A so-called tiny home is a dwelling, usually free-standing, of less than 500 square feet (46.5 sq m). These homes often have the shape and appearance of a house, but in a very small form factor. Very small apartments are not usually included in the term tiny home.
A number of TV shows and web site promote the concept of tiny homes. Many are in the range of 200 to 300 square feet, which is significantly smaller than many studio apartments. And according to thetinylife.com, the “average” tiny house is only 186 square feet. By comparison, a “single wide” mobile home can be anywhere from 600 to 1330 square feet, and a “double wide” can range from 1067 to 2300 sq ft. [Yes! Communities]. So a “tiny” home is truly deserving of the name.
But how does this trend relate to prepping?
Well, on the one hand, living in a tiny home may be more difficult when the SHTF. Economic problems may cause may people to lose their jobs. If you are spending a lot more time at home, the very small size of the home could be more of a problem. And if, due to economics, you must now work out of your home, a large space would be beneficial.
Right now, tiny home are not inexpensive, especially when considered on a per square foot basis. An economic downturn in housing might cause a tiny home to be suddenly worth much less, or even be nearly impossible to sell.
A larger house is more secure because you can retreat to a place within the home that is further from the exterior walls. A two-story home allows you to retreat up a staircase, and into a locked bedroom. Tiny homes are much less secure. You are never far from multiple exterior walls. And the floor plans are generally very open, so there might not be a room with a locking door, into which you could retreat.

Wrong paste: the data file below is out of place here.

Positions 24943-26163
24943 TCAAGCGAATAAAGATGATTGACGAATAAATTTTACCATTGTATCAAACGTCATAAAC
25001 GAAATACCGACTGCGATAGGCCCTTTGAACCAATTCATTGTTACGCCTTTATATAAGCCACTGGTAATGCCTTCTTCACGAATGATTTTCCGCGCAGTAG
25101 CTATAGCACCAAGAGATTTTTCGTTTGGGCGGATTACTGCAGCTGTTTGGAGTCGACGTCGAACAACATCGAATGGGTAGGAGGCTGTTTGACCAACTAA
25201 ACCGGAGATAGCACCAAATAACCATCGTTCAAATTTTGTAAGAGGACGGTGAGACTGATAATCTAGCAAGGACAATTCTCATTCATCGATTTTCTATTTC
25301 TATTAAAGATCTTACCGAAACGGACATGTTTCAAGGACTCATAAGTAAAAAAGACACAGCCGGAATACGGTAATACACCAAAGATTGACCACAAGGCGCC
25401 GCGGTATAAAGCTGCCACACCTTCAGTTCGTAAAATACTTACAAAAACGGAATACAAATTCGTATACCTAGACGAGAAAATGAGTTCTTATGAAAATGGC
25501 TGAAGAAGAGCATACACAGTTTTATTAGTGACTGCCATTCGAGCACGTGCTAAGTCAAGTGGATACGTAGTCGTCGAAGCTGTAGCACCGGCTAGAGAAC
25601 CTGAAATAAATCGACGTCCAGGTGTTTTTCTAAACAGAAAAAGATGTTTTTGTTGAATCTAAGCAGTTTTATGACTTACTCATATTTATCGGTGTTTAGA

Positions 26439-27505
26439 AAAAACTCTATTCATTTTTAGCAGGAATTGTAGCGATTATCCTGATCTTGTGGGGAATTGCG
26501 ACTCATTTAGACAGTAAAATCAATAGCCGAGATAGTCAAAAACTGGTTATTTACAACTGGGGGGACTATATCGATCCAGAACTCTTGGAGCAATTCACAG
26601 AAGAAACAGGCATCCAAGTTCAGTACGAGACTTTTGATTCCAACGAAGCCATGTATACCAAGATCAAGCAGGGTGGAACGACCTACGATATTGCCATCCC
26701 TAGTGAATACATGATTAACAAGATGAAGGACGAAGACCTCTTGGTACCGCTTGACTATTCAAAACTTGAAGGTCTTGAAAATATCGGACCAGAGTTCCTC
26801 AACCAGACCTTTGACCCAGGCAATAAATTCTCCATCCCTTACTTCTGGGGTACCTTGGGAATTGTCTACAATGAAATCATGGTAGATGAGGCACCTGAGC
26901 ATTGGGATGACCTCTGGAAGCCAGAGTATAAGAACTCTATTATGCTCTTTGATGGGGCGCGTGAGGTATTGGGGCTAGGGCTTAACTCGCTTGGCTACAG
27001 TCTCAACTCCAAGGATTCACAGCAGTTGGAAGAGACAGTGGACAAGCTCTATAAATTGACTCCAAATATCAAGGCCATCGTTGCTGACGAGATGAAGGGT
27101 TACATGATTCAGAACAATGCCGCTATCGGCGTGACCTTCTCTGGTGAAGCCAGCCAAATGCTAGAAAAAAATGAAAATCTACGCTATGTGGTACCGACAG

For some reason, many tiny homes are placed on good-sized lots, which would easily accommodate a much larger domicile. So you might have a fair amount of land around the home. More land is perhaps better for security. And of course, it allows for a larger survival garden.
Storage space is extremely limited in a tiny home. So if you are a prepper, you do not have much room for storing food and supplies. This is perhaps the most important limitation of a tiny home, when considered from a prepping point of view. There is no spacious attic or basement, nor much in the way of closet space. You can’t commandeer a spare bedroom for prepping purposes.
On the plus side, you could use a tiny home in a rural location as a second home, and as a place to retreat to if your primary residence is unsafe due to some type of disaster. Some tiny homes are on wheels, and more mobile than many “mobile homes”. So you could also change the location of your tiny survival home. With enough land around it, a tiny rural home could be quite livable in times of necessity. And if you can’t afford an ordinary-sized rural second home, a tiny house might be within your price range.
So as a primary residence, tiny homes are not well-suited for prepping. But as a survival retreat, a tiny home has several advantages, being both affordable and moveable. Something to think about.